[lent] /lɛnt/
simple past tense and past participle of lend.
Related forms
unlent, adjective
well-lent, adjective


[lent] /lɛnt/
(in the Christian religion) an annual season of fasting and penitence in preparation for Easter, beginning on Ash Wednesday and lasting 40 weekdays to Easter, observed by Roman Catholic, Anglican, and certain other churches.
before 1000; Middle English lente(n), Old English lencten, lengten spring, Lent, literally, lengthening (of daylight hours); cognate with Dutch lente, German Lenz spring; see Lenten
Related forms
post-Lent, adjective


a suffix occurring in loanwords from Latin, variant of -ulent:


[lend] /lɛnd/
verb (used with object), lent, lending.
to grant the use of (something) on condition that it or its equivalent will be returned.
to give (money) on condition that it is returned and that interest is paid for its temporary use.
to give or contribute obligingly or helpfully:
"to lend one's aid to a cause."
to adapt (oneself or itself) to something:
"The building should lend itself to inexpensive remodeling."
to furnish or impart:
"Distance lends enchantment to the view."
verb (used without object), lent, lending.
to make a loan.
lend a hand, to give help; aid:
"If everyone lends a hand, we can have dinner ready in half an hour."
before 900; Middle English lenden, variant (orig. past tense) of lenen, Old English lǣnan (cognate with Dutch lenen, German lehnen, Old Norse lāna), derivative of lǣn loan; cognate with German Lehnen, Old Norse lān. See loan1
Related forms
lender, noun
interlend, verb, interlent, interlending.
overlend, verb, overlent, overlending.
relend, verb (used with object), relent, relending.
Can be confused
borrow, lend, loan (see usage note at loan)
lend, loan.
British Dictionary definitions for lent
lend (lɛnd)
vb , lends, lending, lent
1.  (tr) to permit the use of (something) with the expectation of return of the same or an equivalent
2.  to provide (money) temporarily, often at interest
3.  (intr) to provide loans, esp as a profession
4.  (tr) to impart or contribute (something, esp some abstract quality): her presence lent beauty
5.  (tr) to provide, esp in order to assist or support: he lent his skill to the company
6.  lend an ear to listen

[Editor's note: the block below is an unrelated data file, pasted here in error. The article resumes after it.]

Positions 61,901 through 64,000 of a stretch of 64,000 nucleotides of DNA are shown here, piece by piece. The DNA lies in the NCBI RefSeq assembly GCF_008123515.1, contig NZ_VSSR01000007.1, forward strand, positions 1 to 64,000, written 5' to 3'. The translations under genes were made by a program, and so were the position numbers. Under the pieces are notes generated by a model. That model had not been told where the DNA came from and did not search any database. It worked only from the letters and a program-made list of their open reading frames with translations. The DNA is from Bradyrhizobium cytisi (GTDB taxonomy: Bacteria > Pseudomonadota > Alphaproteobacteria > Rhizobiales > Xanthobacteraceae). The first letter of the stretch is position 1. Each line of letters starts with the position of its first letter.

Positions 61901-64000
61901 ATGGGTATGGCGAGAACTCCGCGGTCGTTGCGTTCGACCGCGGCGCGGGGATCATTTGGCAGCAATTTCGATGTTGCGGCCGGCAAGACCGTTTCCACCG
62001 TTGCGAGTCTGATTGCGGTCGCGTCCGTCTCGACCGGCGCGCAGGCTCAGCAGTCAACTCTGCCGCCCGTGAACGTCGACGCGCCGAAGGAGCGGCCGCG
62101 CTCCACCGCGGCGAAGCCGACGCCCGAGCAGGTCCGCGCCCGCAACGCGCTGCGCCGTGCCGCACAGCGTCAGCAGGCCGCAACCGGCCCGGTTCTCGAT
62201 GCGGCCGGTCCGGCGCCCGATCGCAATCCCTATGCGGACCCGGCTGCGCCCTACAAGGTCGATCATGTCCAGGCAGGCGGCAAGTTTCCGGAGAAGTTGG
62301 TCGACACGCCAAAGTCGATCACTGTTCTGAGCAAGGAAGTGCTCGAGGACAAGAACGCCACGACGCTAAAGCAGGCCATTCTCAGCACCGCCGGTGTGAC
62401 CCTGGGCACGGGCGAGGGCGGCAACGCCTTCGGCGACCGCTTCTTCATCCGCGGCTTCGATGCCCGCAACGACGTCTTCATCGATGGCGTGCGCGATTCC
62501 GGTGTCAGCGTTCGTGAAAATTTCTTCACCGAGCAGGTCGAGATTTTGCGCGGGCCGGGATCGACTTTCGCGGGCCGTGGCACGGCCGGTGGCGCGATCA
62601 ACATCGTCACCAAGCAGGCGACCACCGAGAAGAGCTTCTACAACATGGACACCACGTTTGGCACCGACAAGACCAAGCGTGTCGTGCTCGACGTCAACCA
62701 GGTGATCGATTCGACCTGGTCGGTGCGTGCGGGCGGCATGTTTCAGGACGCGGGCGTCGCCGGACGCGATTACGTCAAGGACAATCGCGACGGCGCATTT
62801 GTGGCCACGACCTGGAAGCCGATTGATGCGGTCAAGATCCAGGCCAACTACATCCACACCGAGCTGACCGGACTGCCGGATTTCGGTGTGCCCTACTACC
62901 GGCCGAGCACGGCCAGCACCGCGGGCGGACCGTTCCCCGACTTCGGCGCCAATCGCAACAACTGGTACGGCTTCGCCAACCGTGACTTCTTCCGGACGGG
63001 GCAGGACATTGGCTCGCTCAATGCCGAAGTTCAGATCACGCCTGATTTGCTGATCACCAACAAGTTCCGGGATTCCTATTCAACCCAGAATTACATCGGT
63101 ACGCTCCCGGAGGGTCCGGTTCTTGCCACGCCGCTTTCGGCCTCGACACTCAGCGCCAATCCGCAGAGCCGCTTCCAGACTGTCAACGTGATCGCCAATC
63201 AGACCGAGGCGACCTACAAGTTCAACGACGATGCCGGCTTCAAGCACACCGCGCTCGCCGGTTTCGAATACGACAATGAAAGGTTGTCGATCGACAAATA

7.  lend itself to possess the right characteristics or qualities for: the novel lends itself to serialization
8.  lend oneself to give support, cooperation, etc
[C15 lende (originally the past tense), from Old English lǣnan, from lǣnloan1; related to Icelandic lāna, Old High German lēhanōn]

lent (lɛnt)
the past tense and past participle of lend

Lent (lɛnt)
1.  Christianity the period of forty weekdays lasting from Ash Wednesday to Holy Saturday, observed as a time of penance and fasting commemorating Jesus' fasting in the wilderness
2.  (modifier) falling within or associated with the season before Easter: Lent observance
3.  (plural) (at Cambridge University) Lent term boat races
[Old English lencten, lengten spring, literally: lengthening (of hours of daylight)]

Collins English Dictionary - Complete & Unabridged 10th Edition
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Word Origin and History for lent
O.E. lænan "to lend," from læn "loan" (see loan). Cognate with Du. lenen, O.H.G. lehanon, Ger. lehnen, also verbs derived from nouns. Past tense form, with terminal -d, became principal form in M.E. on analogy of bend, send, etc.
short for Lenten, from O.E. lencten "spring," the season, from W.Gmc. *langa-tinaz (cf. O.S. lentin, M.Du. lenten, O.H.G. lengizin manoth), from *lanngaz (root of O.E. lang "long") + *tina-, a root meaning "day" (cf. Goth. sin-teins "daily"), cognate with O.C.S. dini, Lith. diena, L. dies "day." the compound probably refers to the increasing daylight. Church sense of "period between Ash Wednesday and Easter" is peculiar to Eng.
Online Etymology Dictionary, © 2010 Douglas Harper
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lent in Culture

Lent definition

In Christianity, a time of fasting and repentance in the spring, beginning on Ash Wednesday and ending several weeks later on Easter.

Note: To “give something up for Lent” is to abandon a pleasurable habit as an act of devotion and self-discipline.
The American Heritage® New Dictionary of Cultural Literacy, Third Edition
Copyright © 2005 by Houghton Mifflin Company.
Published by Houghton Mifflin Company. All rights reserved.
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